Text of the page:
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 Post subject: help with consendation
PostPosted: Fri Oct 21, 2011 12:06 pm 

Joined: Fri Oct 21, 2011 11:15 am
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What can be done to the window to decrease consendation on the bottom interior of the sashes? I bought new vinyl windows and after they were installed I noticed the insulating material was just barely covering the top of the sashes (lock side) and consendation was forming around these areas. It is my opinion that the cold air is seeping in through that is causing this consendation. My neighbors all have vinyl windows and they have no issues with consendation. The mfg. claims there is nothing wrong, that this is normal. Will adding foam inside the sashes help (they were suppose to be foam filled but are not). Will adding more weather stripping to the top of the sash help?


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 Post subject: Re: help with consendation
PostPosted: Fri Oct 21, 2011 12:11 pm 
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Joined: Wed Apr 04, 2007 11:21 pm
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Location: DC Metropolitan Area-Maryland/Virginia/DC
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What manufacturer of window?

Adding more weatherstripping is an option but it will eventually break down if it is the foam type.


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 Post subject: Re: help with consendation
PostPosted: Fri Oct 21, 2011 12:55 pm 
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Joined: Fri Mar 11, 2005 3:58 pm
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Location: Northern & Central Illinois, Chicago suburbs
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This time of year there is probably nothing wrong with your windows. If the problem moisture is still there after taking the proper steps to lower the humidity in the home, then you may or may not have a problem with the windows. More times than not it is not the windows. A question... when you look out the window in the morning and see dew all over your new car, do you call the auto dealership? Of course not. Keep that line of thought in your mind as you learn the scientific cause and cure of window condensation.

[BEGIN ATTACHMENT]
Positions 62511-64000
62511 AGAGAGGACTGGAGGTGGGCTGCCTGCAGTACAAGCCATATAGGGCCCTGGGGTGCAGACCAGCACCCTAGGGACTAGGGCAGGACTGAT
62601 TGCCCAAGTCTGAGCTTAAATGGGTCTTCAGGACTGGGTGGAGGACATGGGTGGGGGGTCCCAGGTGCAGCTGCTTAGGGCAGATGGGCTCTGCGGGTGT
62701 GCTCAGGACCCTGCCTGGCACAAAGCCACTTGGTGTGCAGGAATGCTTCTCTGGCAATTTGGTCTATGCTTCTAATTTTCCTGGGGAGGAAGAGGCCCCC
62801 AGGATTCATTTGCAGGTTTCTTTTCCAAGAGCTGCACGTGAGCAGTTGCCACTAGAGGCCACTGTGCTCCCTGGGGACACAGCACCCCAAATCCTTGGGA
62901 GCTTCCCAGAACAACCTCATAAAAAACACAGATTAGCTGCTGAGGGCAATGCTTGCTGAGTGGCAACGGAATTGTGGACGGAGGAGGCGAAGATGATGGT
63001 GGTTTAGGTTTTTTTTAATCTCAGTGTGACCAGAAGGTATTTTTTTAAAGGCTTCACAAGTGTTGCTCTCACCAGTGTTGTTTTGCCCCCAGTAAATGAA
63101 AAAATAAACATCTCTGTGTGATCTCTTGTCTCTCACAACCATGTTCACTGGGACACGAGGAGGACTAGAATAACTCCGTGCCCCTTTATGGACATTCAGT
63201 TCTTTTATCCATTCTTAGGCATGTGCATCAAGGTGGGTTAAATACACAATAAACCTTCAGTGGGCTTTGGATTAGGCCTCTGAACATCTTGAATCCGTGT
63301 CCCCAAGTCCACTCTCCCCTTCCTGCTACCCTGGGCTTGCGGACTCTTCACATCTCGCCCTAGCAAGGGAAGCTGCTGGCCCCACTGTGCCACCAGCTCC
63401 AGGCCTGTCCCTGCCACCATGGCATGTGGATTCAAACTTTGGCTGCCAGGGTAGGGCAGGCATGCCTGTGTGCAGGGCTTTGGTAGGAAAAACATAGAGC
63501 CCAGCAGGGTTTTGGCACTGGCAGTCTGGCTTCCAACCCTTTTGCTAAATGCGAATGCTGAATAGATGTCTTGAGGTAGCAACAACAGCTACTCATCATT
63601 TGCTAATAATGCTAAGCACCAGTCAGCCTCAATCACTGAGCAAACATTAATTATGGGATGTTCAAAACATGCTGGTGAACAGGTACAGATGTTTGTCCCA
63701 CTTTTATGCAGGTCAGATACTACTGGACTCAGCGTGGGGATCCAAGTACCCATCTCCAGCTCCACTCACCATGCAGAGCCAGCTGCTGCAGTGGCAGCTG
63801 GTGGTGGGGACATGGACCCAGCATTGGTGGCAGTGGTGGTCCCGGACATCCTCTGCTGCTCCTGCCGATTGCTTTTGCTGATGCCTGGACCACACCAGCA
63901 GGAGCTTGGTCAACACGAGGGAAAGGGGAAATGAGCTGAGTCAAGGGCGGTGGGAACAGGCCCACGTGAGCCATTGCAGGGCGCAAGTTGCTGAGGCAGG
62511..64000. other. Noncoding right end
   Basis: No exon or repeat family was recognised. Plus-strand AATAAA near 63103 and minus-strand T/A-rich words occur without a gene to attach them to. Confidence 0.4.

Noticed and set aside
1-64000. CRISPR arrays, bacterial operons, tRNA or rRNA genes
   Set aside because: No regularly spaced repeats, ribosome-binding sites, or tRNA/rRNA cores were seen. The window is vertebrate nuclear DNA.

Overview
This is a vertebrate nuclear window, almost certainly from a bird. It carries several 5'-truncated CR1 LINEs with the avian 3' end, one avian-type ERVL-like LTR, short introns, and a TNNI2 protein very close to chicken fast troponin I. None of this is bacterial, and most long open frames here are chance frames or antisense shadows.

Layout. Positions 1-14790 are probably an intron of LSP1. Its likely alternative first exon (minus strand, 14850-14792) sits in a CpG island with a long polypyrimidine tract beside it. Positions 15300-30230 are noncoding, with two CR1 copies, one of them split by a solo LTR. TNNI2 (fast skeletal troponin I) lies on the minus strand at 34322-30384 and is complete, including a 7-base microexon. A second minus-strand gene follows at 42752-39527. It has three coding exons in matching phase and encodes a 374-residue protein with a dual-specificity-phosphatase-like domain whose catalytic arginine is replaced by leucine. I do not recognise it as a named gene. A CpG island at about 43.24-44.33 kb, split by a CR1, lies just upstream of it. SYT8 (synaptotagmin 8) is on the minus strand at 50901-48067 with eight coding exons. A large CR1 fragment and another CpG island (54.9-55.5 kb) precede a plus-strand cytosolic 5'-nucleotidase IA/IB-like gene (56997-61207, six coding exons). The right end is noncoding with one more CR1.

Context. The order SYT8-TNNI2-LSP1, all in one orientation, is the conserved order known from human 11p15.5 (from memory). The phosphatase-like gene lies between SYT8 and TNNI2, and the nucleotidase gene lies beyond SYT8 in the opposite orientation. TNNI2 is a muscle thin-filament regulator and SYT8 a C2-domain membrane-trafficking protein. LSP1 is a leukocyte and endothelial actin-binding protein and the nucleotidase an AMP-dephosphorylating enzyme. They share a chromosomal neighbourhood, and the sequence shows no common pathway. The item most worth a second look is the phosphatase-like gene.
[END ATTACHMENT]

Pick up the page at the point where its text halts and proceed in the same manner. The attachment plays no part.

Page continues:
Your home is saturated with moisture from summer and fall's rain and humidity. Your drywall, your carpet, your furniture, etc. are all full of moisture. As the home drys out with winter's lower humidity levels, everything will begin to dry out. Your old windows that leaked horribly let the interior condensation out through the leaky cracks so sometimes there is more condensation after energy efficient airtight windows are installed than with the old ones. Your new windows help make the home tight which can lead to even more of a buildup of moisture at this time of year. Venting the moisture out of the home, making sure the windows are not tightly covered with drapes and turning off the home's humidifier will all help control the condensation.

Watch this video for a another version of the explanation:
http://www.windowanddoor.com/news-item/companies/new-video-explains-window-condensation


Last edited by Window4U (IL) on Fri Oct 21, 2011 1:01 pm, edited 1 time in total.

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 Post subject: Re: help with consendation
PostPosted: Fri Oct 21, 2011 1:00 pm 

Joined: Fri Oct 21, 2011 11:15 am
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I am thinking of using the fin type weatherstriping. The manufacture is American Window and Glass out of Evansville, Ind. I bought these because of the outside design and color and supposedly good quailty. Found that the foam filled frames and sashes were not really filled but only partial or not at all (mfg. rep. said this was normal when filling the frames). Just the corners where the mounting holes were. Some other issues. Discovered quality control from this company does not exist. Some installers told me later they were of very poor quality.


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 Post subject: Re: help with consendation
PostPosted: Fri Oct 21, 2011 1:16 pm